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New study establishes best practices for supervised psilocybin

MedicalXpress Breaking News-and-Events Jun 21, 2024

Last year, Oregon became the first state in the nation to provide state-regulated access to supervised services involving mind-altering magic mushrooms—raising the likelihood of introducing psilocybin to many Oregonians who have never experienced psychedelics before.

"There are no measures of best practices because the field is so new," said Todd Korthuis, M.D., M.P.H., professor of medicine (general internal medicine and geriatrics) in the School of Medicine at Oregon Health & Science University.

Now, a new publication from OHSU and other institutions for the first time establishes a series of practices gleaned from experienced psilocybin facilitators to ensure the safety and effectiveness of psilocybin services offered to the general public.

The study appears in the Journal of Psychopharmacology.

Researchers recruited 36 highly seasoned psilocybin experts with experience facilitating psilocybin within clinical trials, in ceremonial settings and in traditional indigenous practices. Together, the experts identified measures they believed to represent best practices. Researchers used a method known as the Delphi approach to arrive at consensus; the approach uses several rounds of information-gathering among a group of experts to identify conclusions.

The study generated 22 key measures of high-quality services, including the most important service delivery processes, safety indicators and client outcomes.

As other states and localities join Oregon and Colorado in legalizing psychedelics, the new publication provides the first set of core measures to monitor for safety, quality and effectiveness. Because Oregon's program is the first of its kind, there are no established standards for measuring the safety or effectiveness of these services.

"It ultimately gives policymakers and program managers a harmonized set of measures they can use to say how safe and effective these services are in the community," said Korthuis, the study's senior author.

In Oregon and Colorado, voters have approved the use of psilocybin in supervised settings for people 21 and older.

Other states may choose to authorize the use of psilocybin and other psychedelics in the context of medical therapy. Psychedelics have been tested experimentally in clinical trials for treatment of mental health conditions, including the use of psilocybin to treat depression and alcohol use disorder, or the use of MDMA, colloquially known as Ecstasy or Molly, for treatment of post-traumatic stress disorder. But it's unclear how the safety and benefits observed in carefully controlled experiments translate to widespread state-approved community access.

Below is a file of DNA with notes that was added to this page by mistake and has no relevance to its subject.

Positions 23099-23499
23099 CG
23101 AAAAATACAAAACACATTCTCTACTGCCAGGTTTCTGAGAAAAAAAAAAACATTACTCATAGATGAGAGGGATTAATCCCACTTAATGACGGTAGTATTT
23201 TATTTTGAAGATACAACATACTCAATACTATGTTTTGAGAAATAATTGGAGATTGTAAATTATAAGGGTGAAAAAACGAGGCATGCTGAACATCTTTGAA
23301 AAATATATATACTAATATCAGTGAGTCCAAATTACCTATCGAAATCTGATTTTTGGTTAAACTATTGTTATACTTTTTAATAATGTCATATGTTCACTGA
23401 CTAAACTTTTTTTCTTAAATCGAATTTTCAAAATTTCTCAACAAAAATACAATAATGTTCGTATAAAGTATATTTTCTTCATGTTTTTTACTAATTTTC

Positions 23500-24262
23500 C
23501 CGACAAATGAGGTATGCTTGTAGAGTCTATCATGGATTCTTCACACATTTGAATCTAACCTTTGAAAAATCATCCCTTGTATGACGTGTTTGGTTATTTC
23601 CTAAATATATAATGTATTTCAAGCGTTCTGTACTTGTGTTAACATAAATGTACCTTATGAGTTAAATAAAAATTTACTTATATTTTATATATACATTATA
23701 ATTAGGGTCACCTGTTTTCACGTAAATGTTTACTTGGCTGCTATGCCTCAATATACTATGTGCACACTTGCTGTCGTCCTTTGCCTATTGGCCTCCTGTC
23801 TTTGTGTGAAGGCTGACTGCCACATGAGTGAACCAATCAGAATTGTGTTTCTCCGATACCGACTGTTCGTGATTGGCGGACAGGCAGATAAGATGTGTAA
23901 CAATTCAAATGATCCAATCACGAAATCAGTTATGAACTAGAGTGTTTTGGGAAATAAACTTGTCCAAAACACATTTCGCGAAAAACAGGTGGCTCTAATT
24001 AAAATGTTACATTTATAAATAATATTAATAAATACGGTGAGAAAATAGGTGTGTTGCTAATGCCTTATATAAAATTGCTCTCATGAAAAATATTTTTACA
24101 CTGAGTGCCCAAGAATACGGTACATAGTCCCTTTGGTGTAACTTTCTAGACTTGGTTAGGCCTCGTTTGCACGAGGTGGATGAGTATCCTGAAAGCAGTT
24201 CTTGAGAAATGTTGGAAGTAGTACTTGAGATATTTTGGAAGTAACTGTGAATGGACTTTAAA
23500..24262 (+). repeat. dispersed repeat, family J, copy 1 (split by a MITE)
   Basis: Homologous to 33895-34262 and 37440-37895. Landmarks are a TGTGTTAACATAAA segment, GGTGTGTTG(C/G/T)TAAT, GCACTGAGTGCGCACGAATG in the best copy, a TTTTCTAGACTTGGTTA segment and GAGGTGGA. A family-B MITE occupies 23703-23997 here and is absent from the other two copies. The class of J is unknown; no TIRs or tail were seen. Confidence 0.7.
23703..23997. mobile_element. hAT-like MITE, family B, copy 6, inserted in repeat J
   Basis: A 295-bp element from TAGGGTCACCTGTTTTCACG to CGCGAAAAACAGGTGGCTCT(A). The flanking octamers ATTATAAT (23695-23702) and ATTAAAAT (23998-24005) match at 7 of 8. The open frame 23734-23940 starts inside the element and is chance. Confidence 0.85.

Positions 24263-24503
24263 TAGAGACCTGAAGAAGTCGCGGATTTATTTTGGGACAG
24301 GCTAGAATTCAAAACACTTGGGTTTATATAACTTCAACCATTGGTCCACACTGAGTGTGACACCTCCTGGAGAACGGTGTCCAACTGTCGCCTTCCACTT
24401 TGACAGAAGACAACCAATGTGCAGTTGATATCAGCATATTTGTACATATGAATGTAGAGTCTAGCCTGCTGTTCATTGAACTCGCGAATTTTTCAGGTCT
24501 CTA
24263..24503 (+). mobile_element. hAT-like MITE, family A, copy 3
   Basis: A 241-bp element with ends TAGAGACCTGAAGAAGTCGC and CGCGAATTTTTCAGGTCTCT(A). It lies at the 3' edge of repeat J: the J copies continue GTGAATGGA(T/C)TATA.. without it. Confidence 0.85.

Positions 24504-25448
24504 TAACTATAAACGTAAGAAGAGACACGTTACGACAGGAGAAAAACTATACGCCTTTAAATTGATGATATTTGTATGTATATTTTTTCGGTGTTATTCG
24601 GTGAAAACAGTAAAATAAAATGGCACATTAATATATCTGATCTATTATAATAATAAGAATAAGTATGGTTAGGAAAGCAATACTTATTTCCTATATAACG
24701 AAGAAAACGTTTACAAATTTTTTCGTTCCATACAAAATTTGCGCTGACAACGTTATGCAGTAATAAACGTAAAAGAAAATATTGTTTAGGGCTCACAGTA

New tools for emerging psychedelic services industry

Researchers used a methodology common in assessing various types of medical interventions.

"Even though the use of psilocybin in Oregon is happening outside of the health care system, it clearly may affect people's health whether they're seeking it for that reason or not," said Korthuis, who also heads addiction medicine at OHSU. "It's crucial that policymakers and the public have a way to understand the effects of these policies."

The study identified core process and outcome measures ranging from the obvious to the eye-opening.

Among the 22 measures, for example, experts in the study recommended facilitators prepare for the session by asking about boundaries and preferences around touch, as some clients may express a desire for human touch, such as holding their hand, to help them navigate the experience.

Among the outcome measures, clients should rate the overall benefits and harms of the experience, and facilitators should complete a safety checklist documenting items such as whether the client left before the session was complete or required referral for medical attention.

The safety checklist and other measures provide important tools for the brand-new psychedelic services industry. The results of this study will help researchers, policymakers and service providers decide what data to collect in order to monitor their programs. By using the same set of measures, all state-level programs can be easily compared and combined, to get an overall picture of safety and success.

Researchers included members of a collaborative group of therapists and scientists known as Open Psilocybin Evaluation Nexus, or OPEN. The organization is housed at OHSU and focused on research to assess the safe and equitable implementation of psychedelic services, including psilocybin approved by Oregon voters in 2020.

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